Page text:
The Task 1 team looked at ways to retrofit existing commercial buildings with a variety of technologies to improve energy efficiency.  The Task 3 team investigated desalination of inland brackish water for human consumption.

 
 
2009

For 2009, nine students worked in two teams on two tasks.  The Task 3 team, which consisted of four chemical engineering majors, worked on methods to remove several metals from brackish water as the first step in making it drinkable, and the Task 5 team, which consisted of two chemical engineering majors, two mechanical engineering majors, and one civil engineering major, looked at innovative ways to use wind energy directly (not converting it to electricity) to make clean water.

 
 
2010

For 2010, five students worked in one team on one task, Task 1.  This goal of this task was to devise a method of concentrating water samples for easier transport to testing facilities.  All five team members were chemical engineering majors.

 
 
2011

For 2011, 13 students worked on two tasks.  The Task 3 team, consisting of six chemical engineering majors, worked on methods to clean reverse osmosis membranes, while the Task 7 team, consisting of six chemical engineering majors and one mechanical engineering major,  worked on ways to disinfect water to make it drinkable without using energy derived from fossil fuels with a goal of serving small, rural communities.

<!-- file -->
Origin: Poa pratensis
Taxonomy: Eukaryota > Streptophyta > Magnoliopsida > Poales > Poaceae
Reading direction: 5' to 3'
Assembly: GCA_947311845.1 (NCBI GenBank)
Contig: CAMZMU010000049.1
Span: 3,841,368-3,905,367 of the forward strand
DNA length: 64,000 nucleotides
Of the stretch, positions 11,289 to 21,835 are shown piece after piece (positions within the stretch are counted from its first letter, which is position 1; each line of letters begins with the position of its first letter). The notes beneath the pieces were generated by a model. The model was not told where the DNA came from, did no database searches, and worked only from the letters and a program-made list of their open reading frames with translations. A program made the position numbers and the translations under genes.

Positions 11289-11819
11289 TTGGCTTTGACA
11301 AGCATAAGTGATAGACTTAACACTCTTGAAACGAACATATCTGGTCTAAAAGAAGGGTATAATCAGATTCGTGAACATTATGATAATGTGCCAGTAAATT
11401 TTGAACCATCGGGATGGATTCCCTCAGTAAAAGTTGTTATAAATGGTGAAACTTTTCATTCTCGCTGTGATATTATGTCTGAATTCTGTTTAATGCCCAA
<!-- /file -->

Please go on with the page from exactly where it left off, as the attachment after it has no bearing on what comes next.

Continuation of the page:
2012

For 2012, seven students, all chemical engineering majors, are doing something new.  For the first time, WERC is including an "open task" where a team can choose a project on its own without responding to a specific prompt from WERC.  The group has chosen to work on the issue of minimizing the impact of ballast water cleaning techniques on Great Lakes ecosystems.

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All teams and task members are to be congratulated for their fine effort and their outstanding representation of Ohio University in New Mexico.

 

More information about the design contest itself is available at the WERC web site.

 
 
 
Ohio University/WERC by the numbers.

Here are some facts and figures regarding Ohio University's participation in the WERC Environmental Design Contest since 1999.

 

 

 

On the pages that follow, these journeys are chronicled (sort of).

Click on the postcard below and come on in!

 

(from the back of the postcard)

 

This page was last updated on February 22, 2012.